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[Editorial] Unavoidable path

Retiring second-generation boomers to drag down economic growth rate

July 4, 2024 - 05:30 By Korea Herald

In South Korea, those who were born between 1964 and 1974, which is a period when the country’s economic development began in earnest, are called the second baby-boom generation.

They number 9.54 million, accounting for 18.6 percent of the country’s total population and as much as 33 percent of 28.91 million Koreans who are in some form of employment.

Also, their population is 35.3 percent larger than 7.05 million first-generation boomers born between 1955 and 1963. Beginning in 2015, the first-generation boomers reached the statutory retirement age, and the last born in the generation exited the work force last year.

Now it is the second-generation’s turn. They will reach the retirement age beginning this year and leave the employed population gradually for 11 years.

Obviously, as boomers retire, it will hurt economic growth because their retirement directly reduces the size of the labor force.

The Bank of Korea estimated in a report on Monday that the first-generation baby boomers’ retirement lowered annual Korean economic growth rate by 0.33 percentage point. However, the central bank forecast that when the second-generation boomers retire, the annual growth rate will further decrease -- by 0.38 percentage point.

This looks inevitable. The country’s labor force is decreasing in the aftermath of its low birth rate, among other things. The population of those who are now 15 to 25 years old and expected to join the workforce gradually for 11 years down the road is some 5.67 million, which is only about 60 percent of the number of second-generation boomers.

Korea, a country of 51 million people, is expected to become a superaged society as early as this year, when the number of those aged 65 and older is likely to exceed 20 percent of the population. In this situation, an ever-increasing number pf retirements, together with a low birth rate, will damage the economy. Measures to buttress growth must be worked out.

It is a relief that the BOK report did not draw only a grim picture of the future. It predicted that if the employment of those in their 60s maintains the current upward trend, the expected fall in growth rate will diminish by 0.14 percentage point. Korea is entering an era where older employment is becoming necessary to sustain economic growth.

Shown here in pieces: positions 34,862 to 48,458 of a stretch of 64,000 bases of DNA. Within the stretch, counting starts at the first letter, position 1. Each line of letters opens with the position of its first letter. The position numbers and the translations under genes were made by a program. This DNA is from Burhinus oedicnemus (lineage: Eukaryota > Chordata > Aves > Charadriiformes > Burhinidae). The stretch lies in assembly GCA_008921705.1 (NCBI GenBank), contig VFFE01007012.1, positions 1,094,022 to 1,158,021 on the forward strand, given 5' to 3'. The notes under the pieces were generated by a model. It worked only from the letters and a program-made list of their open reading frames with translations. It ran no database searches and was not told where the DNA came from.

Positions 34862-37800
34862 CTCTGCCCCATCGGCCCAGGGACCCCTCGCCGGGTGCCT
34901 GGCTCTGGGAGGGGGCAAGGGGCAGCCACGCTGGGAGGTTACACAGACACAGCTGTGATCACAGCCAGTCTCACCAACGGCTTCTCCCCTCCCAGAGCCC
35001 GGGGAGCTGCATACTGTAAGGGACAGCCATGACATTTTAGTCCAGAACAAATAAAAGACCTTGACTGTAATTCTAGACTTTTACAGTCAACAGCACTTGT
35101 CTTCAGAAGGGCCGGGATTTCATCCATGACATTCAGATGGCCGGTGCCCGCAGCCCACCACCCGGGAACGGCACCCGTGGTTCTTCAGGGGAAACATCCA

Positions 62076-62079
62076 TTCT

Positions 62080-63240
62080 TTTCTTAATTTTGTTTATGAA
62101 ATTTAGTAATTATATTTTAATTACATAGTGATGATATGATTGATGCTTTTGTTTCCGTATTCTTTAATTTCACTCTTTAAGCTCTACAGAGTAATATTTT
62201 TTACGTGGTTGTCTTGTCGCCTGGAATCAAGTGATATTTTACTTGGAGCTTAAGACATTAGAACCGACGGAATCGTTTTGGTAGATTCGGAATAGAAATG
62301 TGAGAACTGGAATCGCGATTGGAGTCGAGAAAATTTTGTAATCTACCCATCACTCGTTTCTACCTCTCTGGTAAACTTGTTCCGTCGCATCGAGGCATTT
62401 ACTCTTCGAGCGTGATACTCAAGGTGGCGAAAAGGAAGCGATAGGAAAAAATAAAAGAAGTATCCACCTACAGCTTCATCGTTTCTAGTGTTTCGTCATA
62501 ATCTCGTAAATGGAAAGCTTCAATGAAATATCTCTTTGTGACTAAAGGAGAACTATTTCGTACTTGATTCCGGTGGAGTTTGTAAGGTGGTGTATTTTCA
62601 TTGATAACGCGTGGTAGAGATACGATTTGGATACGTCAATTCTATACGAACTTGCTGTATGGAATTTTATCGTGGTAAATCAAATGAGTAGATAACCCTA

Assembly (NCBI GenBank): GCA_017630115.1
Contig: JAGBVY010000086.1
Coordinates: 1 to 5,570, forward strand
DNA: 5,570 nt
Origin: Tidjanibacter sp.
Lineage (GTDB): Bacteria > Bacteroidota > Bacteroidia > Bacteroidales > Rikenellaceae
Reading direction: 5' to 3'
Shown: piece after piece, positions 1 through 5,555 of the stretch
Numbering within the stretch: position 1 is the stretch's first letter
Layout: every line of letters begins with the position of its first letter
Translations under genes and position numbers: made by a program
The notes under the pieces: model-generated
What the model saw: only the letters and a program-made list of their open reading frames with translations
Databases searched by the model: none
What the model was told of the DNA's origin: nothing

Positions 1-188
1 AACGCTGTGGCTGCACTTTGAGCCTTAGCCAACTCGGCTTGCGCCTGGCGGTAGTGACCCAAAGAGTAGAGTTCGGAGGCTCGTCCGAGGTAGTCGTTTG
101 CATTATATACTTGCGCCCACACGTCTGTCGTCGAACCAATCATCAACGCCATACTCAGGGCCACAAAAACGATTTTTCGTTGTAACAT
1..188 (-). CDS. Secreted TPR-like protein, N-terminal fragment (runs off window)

The same conclusion came in an earlier report by the Korea Employment Information Service. It is estimated that 894,000 workers will need to join the labor force each year to sustain an annual growth rate of around 2 percent until 2032. To do so, it is essential to keep older workers employed, the service said.

Fortunately, second-generation boomers are said to be more motivated to keep working after retirement than first-generation boomers. They are also well-educated and possess excellent IT skills.

They are a good human resource capable of adapting to jobs to be created in the process of innovating technologies. It is good not only for the national economy but also personally to keep them working.

However, one of the problems with this is how companies can cope with personnel expenses that will likely increase if the retirement age is extended. In a situation where youth unemployment is already serious, the extension of the retirement age can lead to a reduction in the employment of young people. Measures to cut down the burden of labor costs must be taken. Wage systems need to be adjusted to reflect both later retirement and youth unemployment.

The most effective and practical way to minimize the likely fall in growth rate is to have second-generation boomers keep working. This is an unavoidable path. It is time for labor, management and government to try to reach a consensus on how to make the best use of second-generation boomers' abilities to cope with declining workforce. They must start a discussion before it’s too late.